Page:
How do patients want to receive their results in the 21st century?

Author(s): Dr Julie Cox

Hospital: City Hospital Sunderland NHS Foundation Trust

Reference: RAD Magazine, 45, 531, 14


Radiology communication with patients has traditionally been indirect. Radiologists throughout the world receive requests for imaging from referring clinicians and send written reports of examinations back to referrers, leaving the patient out of the communication loop. Direct communication with patients by radiologists has been proposed previously by eminent radiological authors such as Berlin, the doyenne of sage opinion on the topics of error and malpractice in clinical radiology, but this practice has never taken widespread hold internationally. In the UK, the NHS Breast Screening Programme has always been a notable exception to the referrer-led communication pattern and an early adopter of direct communication. Breast screening programmes usually communicate client test results directly as, of course, there is no direct referrer and in the absence of symptoms a patient is a client or participant.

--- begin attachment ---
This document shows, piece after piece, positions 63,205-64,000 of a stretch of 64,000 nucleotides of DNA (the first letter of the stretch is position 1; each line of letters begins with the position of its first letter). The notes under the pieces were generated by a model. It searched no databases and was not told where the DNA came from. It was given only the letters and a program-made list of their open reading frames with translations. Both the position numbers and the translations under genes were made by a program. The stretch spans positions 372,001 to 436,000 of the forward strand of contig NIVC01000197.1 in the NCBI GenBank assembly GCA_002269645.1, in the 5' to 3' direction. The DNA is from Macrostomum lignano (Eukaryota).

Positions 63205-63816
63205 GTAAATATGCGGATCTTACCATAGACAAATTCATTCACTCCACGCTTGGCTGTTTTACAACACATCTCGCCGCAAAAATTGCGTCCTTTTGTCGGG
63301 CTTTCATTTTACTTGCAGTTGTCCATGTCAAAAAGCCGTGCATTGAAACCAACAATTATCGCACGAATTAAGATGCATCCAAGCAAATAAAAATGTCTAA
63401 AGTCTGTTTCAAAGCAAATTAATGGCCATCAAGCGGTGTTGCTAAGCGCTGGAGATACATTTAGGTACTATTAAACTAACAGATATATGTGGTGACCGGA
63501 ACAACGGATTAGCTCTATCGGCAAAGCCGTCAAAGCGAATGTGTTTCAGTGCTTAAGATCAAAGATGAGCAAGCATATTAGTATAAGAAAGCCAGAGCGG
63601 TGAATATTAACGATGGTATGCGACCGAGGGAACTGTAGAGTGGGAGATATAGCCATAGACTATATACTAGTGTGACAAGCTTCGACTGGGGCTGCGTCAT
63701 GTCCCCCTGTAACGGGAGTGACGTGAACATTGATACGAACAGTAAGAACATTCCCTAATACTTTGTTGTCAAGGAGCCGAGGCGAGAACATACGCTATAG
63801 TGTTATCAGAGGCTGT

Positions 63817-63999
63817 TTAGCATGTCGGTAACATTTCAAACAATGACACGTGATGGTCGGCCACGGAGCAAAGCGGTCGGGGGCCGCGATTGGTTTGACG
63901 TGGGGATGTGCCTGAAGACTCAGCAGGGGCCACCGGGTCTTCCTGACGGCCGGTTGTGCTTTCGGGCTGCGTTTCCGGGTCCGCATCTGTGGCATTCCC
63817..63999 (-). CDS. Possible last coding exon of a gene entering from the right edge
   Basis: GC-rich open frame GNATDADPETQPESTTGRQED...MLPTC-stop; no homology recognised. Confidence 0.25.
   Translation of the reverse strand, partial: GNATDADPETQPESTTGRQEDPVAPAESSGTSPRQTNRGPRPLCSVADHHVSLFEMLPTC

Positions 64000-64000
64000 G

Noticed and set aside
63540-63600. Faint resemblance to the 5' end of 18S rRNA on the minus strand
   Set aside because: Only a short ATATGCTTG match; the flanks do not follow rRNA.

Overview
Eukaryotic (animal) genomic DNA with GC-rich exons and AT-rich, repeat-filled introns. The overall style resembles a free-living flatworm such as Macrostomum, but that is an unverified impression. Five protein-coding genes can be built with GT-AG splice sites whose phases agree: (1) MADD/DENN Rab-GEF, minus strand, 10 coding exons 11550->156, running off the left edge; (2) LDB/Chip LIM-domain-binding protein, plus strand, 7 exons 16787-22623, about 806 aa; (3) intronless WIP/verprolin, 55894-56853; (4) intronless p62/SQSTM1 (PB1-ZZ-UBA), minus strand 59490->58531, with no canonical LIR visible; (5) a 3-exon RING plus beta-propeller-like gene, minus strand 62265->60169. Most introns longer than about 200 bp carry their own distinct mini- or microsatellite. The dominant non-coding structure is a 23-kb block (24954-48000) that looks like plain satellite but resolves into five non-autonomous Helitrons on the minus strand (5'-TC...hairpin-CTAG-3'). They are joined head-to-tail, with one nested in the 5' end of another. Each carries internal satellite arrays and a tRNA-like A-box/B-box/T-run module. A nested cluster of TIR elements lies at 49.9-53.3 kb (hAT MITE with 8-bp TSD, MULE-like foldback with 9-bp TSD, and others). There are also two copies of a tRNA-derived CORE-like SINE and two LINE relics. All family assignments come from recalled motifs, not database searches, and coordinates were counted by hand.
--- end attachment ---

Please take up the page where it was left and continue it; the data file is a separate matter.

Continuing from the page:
An early survey of 400 patients in the context of breast screening that involved conveying the results of screening mammograms to patients concluded that patients preferred a double-read delayed report with the results sent to them via post rather than an immediate single-read report by a radiologist on the same day as the mammogram. This insight is interesting in that, in this series, the patients questioned appear to have understood the benefits of the additional quality assurance that the double report of images could bring, and valued that over an immediate response and result. Whether the results of such a survey would be the same 20 years later, with society’s current level of demand for immediacy, is debatable.

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